Did the 2011 medical marijuana dispensary crackdown in Montana cost Cash Michael “Cashy” Hyde – America's youngest medical pot patient – his life in 2012? That's the question being asked in the wake of Cashy Hyde's death on November 14 in Missoula, as the brave boy finally succumbed to brain cancer at the tender age of four.
Cashy Hyde battled the malignant brain tumor for two and a half years, the majority of his all-too-brief life on Earth. Fortunately it was not a life devoid of meaning.
Born on June 21, 2008, Cashy Hyde was growing normally from a baby to a toddler when he was diagnosed with a malignant brain tumor at 20 months. Fortunate to be living in a medical marijuana state, Cashy's parents Mike and Kalli turned to medicinal cannabis therapy after conventional medical treatments failed to combat their son's cancer.
Utilizing a topical cannabis oil with a large concentration of CBD (the chemical compound found in cannabis that doesn't get the user high but rather is replete with medicinal benefits – including slowing and even stopping tumor growth), Cashy's cancer went into remission from the treatments, obviously the best possible outcome for the celebrated pot patient, then the youngest in the U.S.
But it was to be for naught as the federal raids of Montana dispensaries began in earnest in 2011, forcing the majority of dispensaries not already busted to shut down their doors. The dispensaries were further doomed when SB 423 became state law in April of 2011.
As a result, the Hyde family could no longer access Cashy's life-saving medicine and tragically, the child's cancer returned and the tumor resumed growing unchecked. If the federal government had respected states' rights, Cashy may still well be alive today, looking forward to the upcoming Christmas season like any other four-year-old boy should be doing this time of year.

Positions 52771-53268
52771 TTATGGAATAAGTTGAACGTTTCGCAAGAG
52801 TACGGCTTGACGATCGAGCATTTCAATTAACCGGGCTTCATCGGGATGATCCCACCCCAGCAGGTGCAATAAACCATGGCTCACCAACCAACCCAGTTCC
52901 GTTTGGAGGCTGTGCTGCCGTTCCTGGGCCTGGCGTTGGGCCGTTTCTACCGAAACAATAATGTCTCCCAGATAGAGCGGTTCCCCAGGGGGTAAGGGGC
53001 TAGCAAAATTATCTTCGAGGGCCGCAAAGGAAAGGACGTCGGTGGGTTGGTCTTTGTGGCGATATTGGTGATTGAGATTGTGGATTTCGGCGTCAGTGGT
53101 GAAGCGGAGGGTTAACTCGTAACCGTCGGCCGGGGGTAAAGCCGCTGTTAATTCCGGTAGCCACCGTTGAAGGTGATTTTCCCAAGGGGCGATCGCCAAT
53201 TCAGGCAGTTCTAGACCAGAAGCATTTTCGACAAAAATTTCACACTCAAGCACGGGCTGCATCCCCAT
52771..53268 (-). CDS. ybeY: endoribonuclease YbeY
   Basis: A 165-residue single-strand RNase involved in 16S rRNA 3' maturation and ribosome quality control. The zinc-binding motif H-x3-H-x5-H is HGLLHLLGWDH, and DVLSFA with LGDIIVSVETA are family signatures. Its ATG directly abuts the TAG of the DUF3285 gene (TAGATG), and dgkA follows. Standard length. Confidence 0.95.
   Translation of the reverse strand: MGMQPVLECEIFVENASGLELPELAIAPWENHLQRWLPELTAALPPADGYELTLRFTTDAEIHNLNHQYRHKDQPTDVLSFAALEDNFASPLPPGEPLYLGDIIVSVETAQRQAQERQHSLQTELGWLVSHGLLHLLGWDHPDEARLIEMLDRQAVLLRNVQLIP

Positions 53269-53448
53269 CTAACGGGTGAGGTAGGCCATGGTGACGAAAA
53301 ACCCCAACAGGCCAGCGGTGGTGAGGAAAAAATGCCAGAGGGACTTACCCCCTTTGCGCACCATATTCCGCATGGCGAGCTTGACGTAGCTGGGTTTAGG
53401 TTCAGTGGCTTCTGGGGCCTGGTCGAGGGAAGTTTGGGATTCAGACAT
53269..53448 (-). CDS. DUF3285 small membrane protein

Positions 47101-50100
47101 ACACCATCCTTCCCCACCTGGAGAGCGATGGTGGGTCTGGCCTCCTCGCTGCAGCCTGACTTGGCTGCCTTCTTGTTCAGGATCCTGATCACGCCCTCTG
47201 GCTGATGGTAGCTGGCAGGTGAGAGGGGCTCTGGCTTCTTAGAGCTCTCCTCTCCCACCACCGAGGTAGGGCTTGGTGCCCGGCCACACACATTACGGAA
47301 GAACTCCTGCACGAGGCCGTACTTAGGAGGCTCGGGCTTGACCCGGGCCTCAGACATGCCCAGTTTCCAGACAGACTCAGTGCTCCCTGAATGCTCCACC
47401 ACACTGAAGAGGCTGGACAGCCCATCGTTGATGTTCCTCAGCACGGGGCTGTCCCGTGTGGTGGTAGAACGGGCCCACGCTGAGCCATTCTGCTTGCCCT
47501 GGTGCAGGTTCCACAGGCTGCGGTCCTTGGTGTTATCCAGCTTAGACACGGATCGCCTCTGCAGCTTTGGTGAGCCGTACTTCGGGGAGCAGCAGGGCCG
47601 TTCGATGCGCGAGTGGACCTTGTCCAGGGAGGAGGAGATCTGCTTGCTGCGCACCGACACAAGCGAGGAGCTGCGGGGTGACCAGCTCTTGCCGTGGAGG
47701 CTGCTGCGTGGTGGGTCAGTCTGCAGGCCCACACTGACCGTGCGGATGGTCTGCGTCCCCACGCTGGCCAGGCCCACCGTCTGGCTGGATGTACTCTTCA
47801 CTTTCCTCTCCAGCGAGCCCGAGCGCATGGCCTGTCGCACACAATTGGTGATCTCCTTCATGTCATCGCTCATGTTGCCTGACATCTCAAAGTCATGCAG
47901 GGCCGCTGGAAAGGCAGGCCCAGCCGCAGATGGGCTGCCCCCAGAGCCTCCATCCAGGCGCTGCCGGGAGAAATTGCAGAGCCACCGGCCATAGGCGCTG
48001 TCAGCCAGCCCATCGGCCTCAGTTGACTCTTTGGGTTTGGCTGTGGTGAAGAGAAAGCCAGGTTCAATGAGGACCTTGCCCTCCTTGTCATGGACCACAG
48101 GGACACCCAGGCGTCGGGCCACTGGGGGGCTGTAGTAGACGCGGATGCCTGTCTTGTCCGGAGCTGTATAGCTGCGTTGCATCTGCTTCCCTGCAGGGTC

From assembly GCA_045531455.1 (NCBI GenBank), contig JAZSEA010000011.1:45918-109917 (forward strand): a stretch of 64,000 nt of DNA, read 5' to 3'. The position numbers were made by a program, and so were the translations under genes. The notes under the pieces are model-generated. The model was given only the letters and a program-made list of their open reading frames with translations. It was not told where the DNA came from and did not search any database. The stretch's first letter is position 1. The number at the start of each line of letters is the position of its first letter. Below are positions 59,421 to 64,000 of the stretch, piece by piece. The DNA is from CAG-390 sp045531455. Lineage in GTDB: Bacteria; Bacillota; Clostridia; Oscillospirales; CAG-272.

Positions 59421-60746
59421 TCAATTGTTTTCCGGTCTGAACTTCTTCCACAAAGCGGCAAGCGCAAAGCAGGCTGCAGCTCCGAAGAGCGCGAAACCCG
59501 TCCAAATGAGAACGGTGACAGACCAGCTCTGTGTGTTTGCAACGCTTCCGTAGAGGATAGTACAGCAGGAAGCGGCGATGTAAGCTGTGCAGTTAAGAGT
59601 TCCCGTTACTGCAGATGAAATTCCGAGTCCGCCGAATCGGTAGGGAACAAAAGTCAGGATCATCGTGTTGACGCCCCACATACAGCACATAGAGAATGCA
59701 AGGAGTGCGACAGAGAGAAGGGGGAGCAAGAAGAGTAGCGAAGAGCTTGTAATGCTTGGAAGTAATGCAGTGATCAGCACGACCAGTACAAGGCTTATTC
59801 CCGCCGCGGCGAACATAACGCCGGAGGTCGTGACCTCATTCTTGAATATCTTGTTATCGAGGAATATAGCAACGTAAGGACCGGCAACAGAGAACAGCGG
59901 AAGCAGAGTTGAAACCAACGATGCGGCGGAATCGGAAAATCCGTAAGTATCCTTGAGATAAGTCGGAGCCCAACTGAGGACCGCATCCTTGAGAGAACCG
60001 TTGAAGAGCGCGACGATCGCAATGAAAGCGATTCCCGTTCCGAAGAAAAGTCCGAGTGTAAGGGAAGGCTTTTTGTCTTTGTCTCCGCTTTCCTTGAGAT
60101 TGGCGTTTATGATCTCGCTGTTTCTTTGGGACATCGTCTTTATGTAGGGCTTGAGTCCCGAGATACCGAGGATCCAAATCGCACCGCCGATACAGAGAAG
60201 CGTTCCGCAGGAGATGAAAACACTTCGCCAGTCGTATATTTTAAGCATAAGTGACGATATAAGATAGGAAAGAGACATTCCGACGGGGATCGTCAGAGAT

The pain Cashy’s parents experienced only increased after father Mike Hyde called the family’s social worker to notify her that his son had passed on. Mr. Hyde was expecting a funeral home staff member to pick up Cashy, but instead three Missoula Police officers arrived, “treating [my house] like a murder scene,” Mike Hyde told the Billings Gazette.
Mr. Hyde asked the officers to come back the next morning so the family could fully grieve the loss of Cashy, but the cops refused, as it is standard protocol to determine if a death in a home (as opposed to in a hospital or hospice) was the result of either natural causes, an accident, or foul play.
However, Mike Hyde described the cops as being “rude and arrogant” as they reportedly dug through Cashy's medical records while they were in the Hyde residence. Later Mike Hyde blasted the Missoula PD on his Facebook page. The mayor and chief of police of Missoula went as far as to call Mike Hyde to apologize for the cops' over-the-top conduct, but the obviously distraught Hyde said, “Sorry' just doesn't cut it.”
Funeral services were held last Monday for Cashy Hyde at St. Francis Xavier Church in Missoula. In lieu of flowers, supporters are asked to send donations to the Cash Hyde Foundation @ www.cashhydefoundation.com